Section six of the law in question mandates the creation of a special commission dedicated to the fight against terrorism which is to be composed of government representatives, not to include the National Authority for the Protection of Personal Data (INPDP). The commission nonetheless reserves the right to consult experts and civil society representatives in order to carry out its different missions, notably that of international coordination including treaties, conventions, and other agreements (Article 69).

The scandal around Snowden’s revelations represents a skewed vision of international cooperation in the domain of information and communication technologies. The coordination of intelligence services in countries affiliated with Five Eyes was used by the National Security Agency (NSA) for surveillance of its allies and others. The same is true for countries which signed and have used the treaty in order to keep watch—illegally—over their citizens. Again, this surveillance has not been effective as multiple terrorist attacks have proven. On the contrary, this alliance has permitted the United States and the United Kingdom to violate the national sovereignty of other countries.

Tunisia’s international efforts should begin with the ratification of two important conventions of the Council of Europe, the Convention for the Protection of Individuals with regard to Automatic Processing of Personal Data and the “Budapest” Convention on Cybercrime. As for public-private sector partnerships, it will be necessary to build alliances with the giants of the latter. We should also keep in mind that for a number of countries, recruitment occurs primarily via Internet and social media networks, even if, in a study on the geo-localization of Islamic State supporters on Twitter (March 2015) Tunisia ranked last (of eleven countries) in this category.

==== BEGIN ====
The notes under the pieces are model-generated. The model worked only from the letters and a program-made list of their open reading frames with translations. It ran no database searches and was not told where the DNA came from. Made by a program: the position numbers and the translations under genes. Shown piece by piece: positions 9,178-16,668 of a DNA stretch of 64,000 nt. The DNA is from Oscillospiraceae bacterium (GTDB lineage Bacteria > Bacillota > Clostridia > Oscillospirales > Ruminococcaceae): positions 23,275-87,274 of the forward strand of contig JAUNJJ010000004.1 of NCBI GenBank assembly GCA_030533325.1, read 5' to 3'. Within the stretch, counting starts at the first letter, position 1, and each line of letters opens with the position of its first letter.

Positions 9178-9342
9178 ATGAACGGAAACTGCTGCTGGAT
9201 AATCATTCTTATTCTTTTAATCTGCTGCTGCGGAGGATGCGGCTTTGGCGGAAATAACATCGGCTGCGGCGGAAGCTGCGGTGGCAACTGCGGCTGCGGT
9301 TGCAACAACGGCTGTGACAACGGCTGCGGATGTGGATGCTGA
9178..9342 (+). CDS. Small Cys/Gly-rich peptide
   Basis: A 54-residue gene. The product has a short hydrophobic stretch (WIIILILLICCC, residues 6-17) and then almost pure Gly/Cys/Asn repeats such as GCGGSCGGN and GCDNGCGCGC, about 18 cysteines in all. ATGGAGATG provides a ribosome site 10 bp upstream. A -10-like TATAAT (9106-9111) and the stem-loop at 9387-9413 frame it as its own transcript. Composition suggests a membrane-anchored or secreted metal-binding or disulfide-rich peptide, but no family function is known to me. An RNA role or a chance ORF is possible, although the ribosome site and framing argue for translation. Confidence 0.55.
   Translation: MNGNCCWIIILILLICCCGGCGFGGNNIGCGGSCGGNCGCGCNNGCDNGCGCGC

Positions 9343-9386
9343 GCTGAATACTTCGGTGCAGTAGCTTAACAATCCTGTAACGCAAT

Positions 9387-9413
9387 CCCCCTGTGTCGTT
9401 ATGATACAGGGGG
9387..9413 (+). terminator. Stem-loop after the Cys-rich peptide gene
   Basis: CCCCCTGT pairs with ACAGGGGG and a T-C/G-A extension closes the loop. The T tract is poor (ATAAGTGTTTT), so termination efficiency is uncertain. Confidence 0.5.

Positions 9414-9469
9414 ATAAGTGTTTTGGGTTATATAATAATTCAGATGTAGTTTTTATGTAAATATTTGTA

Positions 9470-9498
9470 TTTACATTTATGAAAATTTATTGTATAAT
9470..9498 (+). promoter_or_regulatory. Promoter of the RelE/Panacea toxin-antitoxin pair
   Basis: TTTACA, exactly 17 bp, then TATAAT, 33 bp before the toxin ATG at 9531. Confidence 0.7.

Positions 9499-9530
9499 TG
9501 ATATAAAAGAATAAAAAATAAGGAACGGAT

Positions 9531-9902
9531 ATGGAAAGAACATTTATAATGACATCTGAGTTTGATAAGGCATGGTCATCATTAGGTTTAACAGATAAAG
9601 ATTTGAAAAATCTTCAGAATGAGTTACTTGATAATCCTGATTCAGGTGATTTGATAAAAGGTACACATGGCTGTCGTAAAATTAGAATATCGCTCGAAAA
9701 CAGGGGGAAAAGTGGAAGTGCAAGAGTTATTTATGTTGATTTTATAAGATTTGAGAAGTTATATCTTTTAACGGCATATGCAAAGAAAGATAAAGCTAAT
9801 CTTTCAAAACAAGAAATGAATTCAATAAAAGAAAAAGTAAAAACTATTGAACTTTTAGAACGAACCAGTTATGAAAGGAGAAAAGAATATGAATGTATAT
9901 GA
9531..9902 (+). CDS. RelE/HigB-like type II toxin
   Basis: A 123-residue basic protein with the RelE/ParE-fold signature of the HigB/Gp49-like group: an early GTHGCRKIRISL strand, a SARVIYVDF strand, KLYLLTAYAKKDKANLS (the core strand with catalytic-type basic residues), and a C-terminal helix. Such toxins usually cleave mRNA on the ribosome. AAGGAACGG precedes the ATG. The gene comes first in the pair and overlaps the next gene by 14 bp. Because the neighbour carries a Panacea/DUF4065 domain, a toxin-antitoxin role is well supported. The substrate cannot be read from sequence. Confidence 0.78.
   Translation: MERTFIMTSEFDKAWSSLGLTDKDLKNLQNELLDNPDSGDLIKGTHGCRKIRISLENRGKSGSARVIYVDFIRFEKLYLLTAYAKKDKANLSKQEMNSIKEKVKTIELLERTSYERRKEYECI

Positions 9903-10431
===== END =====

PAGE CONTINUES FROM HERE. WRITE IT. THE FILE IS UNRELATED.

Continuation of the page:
In the face of virtual terrorist propaganda, Google, Facebook, Twitter, and their equivalents have consistently adapted their policies of use and adjusted their relations with intelligence agencies and governments. In the fight against cyber-terrorism, government requests for information submitted to these companies are studied before the latter share personal data from pages or accounts. Notably, this process and the results yielded are published in a Transparency Report. Transparency, as we observe in Tunisia’s case, is precisely what the government fears. Although the Minister of the Interior and the individual who presides over ICT have announced that they are already collaborating with those in charge of social media platforms, there have been no solid steps to formalize this coordination. The proof is that Tunisia does not appear in a single Transparency Report since 2011 even though press releases issued by the Ministry of the Interior refer to the arrest of presumed terrorists on the basis of investigations exploring the profiles of suspects and their posts (on Twitter and Facebook) which glorify terrorism.

Article 31 of this law criminalizes the glorification of terrorism by any act, person, group, organization on the territory or abroad and through any means including information and communication technologies. Any person who glorifies terrorist crimes on social media networks potentially faces 1 to 5 years in prison and a fine of 5,000 to 10,000 dinars. This article can also be considered as a threat to and restriction of freedom of expression which is among the most important (if not the single most important) of gains following the departure of the former regime.

Conclusion
On the surface, the counterterrorism law of 25 July 2015 appears to introduce innovative measures to address crimes associated with new technologies. A number of these provisions, however, contain flaws including vague definitions, the privilege of immunity granted to investigators, threats to fundamental rights to privacy and access to information, and the exclusion of the National Authority for the Protection of Personal Information from the special commission in the fight against terrorism.

In its obligation to provide security for its citizens, the Tunisian government—like the French government through its intelligence law, seems to have elected to impose a restriction on the citizenry’s constitutional rights and at the same time to restore an opaque framework conducive to the elusive functioning of the infamous Ammar404 (nickname for the surveillance and censorship machine of the Ben Ali era). Our best defense? To update the Law of 2004 concerning the protection of personal information and to engage in combatting the real causes of terrorism by reforming the security apparatus, including cybersecurity.